rprev 1.0.0 released with lots of new features

I’m very happy to announce the first ‘official’ release of version 1.0.0 of rprev, the R package for estimating disease prevalence by simulation. This is useful for epidemiologists who have registry data and want to know disease prevalence from time periods longer than is covered by the registry. I first released it almost exactly two years ago but had always intended to update it with the features in this release.

This is a major update as it adds a lot of functionality to the package and makes non-backwards compatible changes in the process. However, the new features and cleaner parameterisation make it worthwhile!

The previous version wasn’t very flexible, as it forced disease incidence to be modelled as a homogeneous Poisson process, while survival used a Weibull distribution. These models are simple enough to work in many situations, however, the lack of flexibility always frustrated me.

The new version takes a different approach by allowing the survival and incidence models to be passed in by the user, provided they have made available methods for the governing behaviours of these two models: generating an incident population and estimating survival probability of individuals at set times. To save users constantly writing trivial models, rprev comes with sensible defaults: a homogeneous Poisson process for incidence as before, with the default survival model now a standard parametric model with a choice of distribution.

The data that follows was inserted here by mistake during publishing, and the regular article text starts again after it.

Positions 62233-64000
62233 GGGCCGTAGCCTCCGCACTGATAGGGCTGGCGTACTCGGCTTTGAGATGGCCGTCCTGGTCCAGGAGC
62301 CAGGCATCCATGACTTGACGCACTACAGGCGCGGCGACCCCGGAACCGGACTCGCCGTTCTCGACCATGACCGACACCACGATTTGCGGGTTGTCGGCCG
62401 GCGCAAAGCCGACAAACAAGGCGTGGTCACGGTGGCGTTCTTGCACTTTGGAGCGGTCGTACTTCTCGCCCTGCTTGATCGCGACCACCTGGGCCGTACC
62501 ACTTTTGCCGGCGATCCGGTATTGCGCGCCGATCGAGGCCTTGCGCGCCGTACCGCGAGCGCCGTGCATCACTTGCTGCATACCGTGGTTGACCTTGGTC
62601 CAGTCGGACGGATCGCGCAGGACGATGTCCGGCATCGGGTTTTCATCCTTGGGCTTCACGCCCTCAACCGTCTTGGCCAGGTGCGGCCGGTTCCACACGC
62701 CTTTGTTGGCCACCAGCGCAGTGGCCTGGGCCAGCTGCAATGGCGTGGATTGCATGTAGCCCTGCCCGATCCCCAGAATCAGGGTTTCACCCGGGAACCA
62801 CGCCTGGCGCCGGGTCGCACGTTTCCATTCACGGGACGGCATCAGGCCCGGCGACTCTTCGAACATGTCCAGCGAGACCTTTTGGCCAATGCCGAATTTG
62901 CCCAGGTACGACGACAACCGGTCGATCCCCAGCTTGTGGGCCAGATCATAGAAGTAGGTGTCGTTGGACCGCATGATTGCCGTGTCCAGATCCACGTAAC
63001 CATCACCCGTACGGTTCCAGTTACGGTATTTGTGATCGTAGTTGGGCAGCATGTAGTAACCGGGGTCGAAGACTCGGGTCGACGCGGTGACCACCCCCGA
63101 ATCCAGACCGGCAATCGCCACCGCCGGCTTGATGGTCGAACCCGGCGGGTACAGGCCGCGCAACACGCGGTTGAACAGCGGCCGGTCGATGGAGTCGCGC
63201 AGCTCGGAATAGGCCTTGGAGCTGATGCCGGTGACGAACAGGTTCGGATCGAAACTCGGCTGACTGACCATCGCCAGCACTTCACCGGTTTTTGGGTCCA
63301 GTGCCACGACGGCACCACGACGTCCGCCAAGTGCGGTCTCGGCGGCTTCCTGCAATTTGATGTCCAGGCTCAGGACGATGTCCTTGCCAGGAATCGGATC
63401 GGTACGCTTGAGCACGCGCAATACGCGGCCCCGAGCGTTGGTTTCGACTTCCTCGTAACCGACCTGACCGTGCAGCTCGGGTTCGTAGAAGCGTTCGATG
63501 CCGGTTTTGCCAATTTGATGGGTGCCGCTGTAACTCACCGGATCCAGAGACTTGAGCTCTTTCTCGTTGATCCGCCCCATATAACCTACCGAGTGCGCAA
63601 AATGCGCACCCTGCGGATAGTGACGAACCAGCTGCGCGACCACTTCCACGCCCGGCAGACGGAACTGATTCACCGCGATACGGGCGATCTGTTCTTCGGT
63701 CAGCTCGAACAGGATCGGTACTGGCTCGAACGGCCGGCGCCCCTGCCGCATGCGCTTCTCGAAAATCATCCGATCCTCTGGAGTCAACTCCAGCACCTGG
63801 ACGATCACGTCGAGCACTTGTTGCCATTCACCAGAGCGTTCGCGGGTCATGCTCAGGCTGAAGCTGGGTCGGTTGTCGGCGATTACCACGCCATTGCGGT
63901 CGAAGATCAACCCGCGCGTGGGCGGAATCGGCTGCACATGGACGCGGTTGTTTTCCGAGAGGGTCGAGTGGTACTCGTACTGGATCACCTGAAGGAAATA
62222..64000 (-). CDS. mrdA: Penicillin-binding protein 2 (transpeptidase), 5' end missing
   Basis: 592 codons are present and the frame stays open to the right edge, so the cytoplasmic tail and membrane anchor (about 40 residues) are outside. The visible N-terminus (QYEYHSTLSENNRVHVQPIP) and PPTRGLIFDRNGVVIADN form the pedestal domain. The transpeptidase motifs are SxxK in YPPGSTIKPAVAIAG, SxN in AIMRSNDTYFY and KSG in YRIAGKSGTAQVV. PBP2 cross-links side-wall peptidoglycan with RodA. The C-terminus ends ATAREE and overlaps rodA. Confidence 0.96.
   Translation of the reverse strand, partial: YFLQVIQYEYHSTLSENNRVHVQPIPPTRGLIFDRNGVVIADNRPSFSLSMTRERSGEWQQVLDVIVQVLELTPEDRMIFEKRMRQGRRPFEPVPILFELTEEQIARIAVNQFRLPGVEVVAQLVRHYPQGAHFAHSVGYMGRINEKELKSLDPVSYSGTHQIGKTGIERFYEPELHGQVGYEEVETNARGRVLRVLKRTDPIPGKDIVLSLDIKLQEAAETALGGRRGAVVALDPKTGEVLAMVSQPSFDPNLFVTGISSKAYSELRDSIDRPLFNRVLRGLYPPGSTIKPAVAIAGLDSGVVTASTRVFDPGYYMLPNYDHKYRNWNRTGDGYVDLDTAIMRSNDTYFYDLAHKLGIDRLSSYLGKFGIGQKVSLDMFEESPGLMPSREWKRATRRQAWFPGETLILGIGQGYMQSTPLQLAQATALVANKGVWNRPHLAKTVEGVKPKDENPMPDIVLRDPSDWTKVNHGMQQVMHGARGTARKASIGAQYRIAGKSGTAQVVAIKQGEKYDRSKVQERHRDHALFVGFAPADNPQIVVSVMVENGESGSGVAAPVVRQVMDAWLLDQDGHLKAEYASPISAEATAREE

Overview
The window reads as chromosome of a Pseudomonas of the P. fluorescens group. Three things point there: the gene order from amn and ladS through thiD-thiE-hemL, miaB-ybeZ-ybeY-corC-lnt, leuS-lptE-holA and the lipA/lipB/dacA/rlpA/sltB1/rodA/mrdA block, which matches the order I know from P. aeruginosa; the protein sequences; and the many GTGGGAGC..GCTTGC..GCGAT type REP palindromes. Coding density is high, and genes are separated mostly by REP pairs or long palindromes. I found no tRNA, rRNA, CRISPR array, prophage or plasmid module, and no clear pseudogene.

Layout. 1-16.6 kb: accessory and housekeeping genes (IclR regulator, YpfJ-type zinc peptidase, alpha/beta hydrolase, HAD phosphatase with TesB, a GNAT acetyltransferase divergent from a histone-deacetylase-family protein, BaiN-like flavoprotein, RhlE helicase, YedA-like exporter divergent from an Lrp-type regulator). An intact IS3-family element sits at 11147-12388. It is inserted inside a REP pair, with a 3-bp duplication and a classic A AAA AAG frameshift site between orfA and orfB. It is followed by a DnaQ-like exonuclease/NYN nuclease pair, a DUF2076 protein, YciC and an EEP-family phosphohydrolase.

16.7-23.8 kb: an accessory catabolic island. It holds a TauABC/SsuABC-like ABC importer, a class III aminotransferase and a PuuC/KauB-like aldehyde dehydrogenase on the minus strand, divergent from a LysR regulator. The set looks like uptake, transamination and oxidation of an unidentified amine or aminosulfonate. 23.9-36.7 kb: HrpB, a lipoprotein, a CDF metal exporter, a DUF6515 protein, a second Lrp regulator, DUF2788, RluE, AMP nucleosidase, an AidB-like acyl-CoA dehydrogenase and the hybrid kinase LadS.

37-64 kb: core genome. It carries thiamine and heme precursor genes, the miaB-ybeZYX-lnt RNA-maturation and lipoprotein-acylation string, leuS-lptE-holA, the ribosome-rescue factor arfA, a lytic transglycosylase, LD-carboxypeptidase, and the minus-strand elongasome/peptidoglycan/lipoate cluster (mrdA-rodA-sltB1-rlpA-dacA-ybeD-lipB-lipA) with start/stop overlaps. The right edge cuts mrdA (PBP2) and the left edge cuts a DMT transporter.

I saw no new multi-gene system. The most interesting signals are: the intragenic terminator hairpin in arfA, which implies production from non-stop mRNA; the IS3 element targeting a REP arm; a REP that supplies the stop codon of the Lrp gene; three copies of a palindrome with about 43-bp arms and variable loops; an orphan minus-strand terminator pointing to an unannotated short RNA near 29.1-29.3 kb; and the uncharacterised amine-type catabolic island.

This object-oriented implementation allows for a number of existing survival models to be used with relative ease, as they only need correctly parameterised methods to be provided. rprev has provided interfaces for survival::survreg and flexsurv::flexsurvreg, opening access to a large variety of survival models. For example, flexsurvreg can be used to create custom models, or use the large range of existing ones, including Royston-Parmar spline models.

The mixture and non-mixture cure models from flexsurvcure can be also be used and are very appropriate for long-term survival estimation. An additional cure model implementation is provided by fixed_cure, which reverts individual survival probabilities back to population mortality rates after a set period of time since diagnosis. UK mortality rates are provided with the package, but custom population life tables can be used instead.

I’ve tried to give a brief overview of the new features without making this post too long, but please see the user guide vignette for a full set of examples, and don’t hesitate to get in touch with any feedback.


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